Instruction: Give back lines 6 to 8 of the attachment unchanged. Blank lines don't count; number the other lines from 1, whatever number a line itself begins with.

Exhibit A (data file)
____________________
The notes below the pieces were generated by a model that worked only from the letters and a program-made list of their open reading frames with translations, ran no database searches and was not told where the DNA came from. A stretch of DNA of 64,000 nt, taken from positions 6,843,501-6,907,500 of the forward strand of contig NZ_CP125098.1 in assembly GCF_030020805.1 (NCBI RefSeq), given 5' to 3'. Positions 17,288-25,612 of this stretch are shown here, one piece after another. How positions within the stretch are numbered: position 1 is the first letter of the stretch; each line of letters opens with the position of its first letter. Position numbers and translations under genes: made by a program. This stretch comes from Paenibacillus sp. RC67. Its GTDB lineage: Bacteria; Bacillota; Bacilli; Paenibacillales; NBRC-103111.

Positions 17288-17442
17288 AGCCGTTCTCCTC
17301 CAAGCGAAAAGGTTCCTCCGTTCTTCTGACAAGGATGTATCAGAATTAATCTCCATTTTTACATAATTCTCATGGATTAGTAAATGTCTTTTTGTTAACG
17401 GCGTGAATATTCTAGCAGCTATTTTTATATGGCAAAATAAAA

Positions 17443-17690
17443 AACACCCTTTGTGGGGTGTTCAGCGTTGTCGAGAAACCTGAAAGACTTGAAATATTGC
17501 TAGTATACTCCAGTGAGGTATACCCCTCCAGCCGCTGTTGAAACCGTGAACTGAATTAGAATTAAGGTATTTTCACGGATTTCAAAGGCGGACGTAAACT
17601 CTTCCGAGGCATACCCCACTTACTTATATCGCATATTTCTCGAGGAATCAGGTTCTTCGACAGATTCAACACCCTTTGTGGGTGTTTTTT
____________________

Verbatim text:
Positions 17443-17690
17443 AACACCCTTTGTGGGGTGTTCAGCGTTGTCGAGAAACCTGAAAGACTTGAAATATTGC
17501 TAGTATACTCCAGTGAGGTATACCCCTCCAGCCGCTGTTGAAACCGTGAACTGAATTAGAATTAAGGTATTTTCACGGATTTCAAAGGCGGACGTAAACT